Reed is a distinctive place where the intellectual life thrives in a suburban Portland campus just 15 minutes from downtown. The campus school with a canyon in its midsection is intense academically but not competitive. Classes are capped at 24; all freshmen participate in a year-long Humanities 110 class; and only majors, not minors, are offered. This is a place where learning takes place for learning’s sake; students receive feedback from professors through extensive written evaluations. There is an honor principle, not a code, and exams are unproctored. In addition, each student must pass a junior qualifying examination before beginning to create a senior thesis based on original research or artistic expression. No wonder that a large number of Reedies go on to graduate school.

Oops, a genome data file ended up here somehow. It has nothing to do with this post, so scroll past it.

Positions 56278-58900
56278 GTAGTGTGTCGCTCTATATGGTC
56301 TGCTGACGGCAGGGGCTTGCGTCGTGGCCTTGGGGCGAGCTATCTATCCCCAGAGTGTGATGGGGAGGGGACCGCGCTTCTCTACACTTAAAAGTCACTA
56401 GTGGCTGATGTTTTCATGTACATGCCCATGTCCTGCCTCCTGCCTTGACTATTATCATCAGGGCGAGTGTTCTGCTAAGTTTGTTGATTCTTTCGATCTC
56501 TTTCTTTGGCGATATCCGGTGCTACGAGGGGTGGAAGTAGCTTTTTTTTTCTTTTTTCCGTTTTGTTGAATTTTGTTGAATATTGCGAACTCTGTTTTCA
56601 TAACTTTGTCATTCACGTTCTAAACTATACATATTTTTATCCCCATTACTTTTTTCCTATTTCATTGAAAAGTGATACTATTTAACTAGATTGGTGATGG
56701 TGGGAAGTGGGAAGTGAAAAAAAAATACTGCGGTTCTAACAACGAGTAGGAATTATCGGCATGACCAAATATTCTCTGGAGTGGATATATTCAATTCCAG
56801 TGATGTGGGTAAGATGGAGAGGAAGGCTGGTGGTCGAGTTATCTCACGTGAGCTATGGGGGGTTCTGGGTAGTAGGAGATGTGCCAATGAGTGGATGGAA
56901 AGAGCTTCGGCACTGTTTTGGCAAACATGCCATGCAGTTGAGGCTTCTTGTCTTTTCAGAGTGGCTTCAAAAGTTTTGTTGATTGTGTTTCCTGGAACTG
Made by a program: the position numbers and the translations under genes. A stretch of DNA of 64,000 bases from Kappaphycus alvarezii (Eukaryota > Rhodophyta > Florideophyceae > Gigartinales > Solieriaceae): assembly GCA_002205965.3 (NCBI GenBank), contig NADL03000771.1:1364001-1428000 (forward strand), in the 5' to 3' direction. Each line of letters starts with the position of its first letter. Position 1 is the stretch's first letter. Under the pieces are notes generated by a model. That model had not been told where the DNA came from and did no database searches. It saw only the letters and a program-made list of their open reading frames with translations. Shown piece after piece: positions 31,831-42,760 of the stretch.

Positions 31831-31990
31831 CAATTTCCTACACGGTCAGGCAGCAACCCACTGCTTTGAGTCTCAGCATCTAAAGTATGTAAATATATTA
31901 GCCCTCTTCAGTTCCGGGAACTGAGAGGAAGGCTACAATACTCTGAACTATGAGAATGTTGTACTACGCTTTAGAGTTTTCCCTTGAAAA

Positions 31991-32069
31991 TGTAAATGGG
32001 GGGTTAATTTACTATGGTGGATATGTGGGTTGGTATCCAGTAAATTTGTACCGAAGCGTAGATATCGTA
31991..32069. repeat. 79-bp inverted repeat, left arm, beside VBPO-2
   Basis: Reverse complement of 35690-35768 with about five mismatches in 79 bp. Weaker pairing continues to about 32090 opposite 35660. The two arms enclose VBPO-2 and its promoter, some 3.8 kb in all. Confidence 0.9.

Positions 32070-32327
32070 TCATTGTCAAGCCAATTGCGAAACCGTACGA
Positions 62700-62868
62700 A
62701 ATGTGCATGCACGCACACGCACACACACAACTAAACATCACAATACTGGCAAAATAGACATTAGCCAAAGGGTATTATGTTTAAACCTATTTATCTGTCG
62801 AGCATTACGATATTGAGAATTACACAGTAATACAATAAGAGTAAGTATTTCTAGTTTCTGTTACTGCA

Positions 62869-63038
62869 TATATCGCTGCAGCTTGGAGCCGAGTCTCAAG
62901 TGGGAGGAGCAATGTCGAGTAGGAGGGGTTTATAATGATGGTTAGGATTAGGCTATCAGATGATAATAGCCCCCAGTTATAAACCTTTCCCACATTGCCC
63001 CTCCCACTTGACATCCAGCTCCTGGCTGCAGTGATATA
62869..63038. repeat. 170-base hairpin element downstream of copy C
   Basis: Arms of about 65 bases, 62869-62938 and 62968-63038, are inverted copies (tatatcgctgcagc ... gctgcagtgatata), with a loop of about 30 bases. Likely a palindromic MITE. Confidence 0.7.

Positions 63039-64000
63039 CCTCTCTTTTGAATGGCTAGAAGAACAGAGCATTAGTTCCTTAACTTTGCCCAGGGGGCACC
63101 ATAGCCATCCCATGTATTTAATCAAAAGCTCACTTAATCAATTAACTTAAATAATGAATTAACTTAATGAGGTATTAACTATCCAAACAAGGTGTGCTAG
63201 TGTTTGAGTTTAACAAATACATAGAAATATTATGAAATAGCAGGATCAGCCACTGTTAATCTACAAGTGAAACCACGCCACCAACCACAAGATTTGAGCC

Although lots of students are outdoorsy, it’s not a requirement, although one student told me that “Portland makes you outdoorsy.” The college owns a ski cabin in Mt. Hood, about an hour and a half away, that is free to students to use.
Academics are important, but Reedies know how to have fun. Getting dressed in costumes is popular, and not just for Halloween. There is an annual rugby event in which the team dresses up in prom dresses; a bonfire on campus celebrates the submission of senior theses; Nitrogen Day celebrates the element; and a soccer game features participants wearing T-shirts with funky sayings that are printed in the school print shop. Professors are on a first name basis, and profs and students alike can bring their dogs to class. And finally, there is the tradition of scrounging, which actually is what the name implies, in which students leave their leftover food at a special table in the cafeteria for students who are not on the meal plan.
As my tour guide said, Reed is a funky place!
Copyright 2015. Betsy F. Woolf. All rights reserved.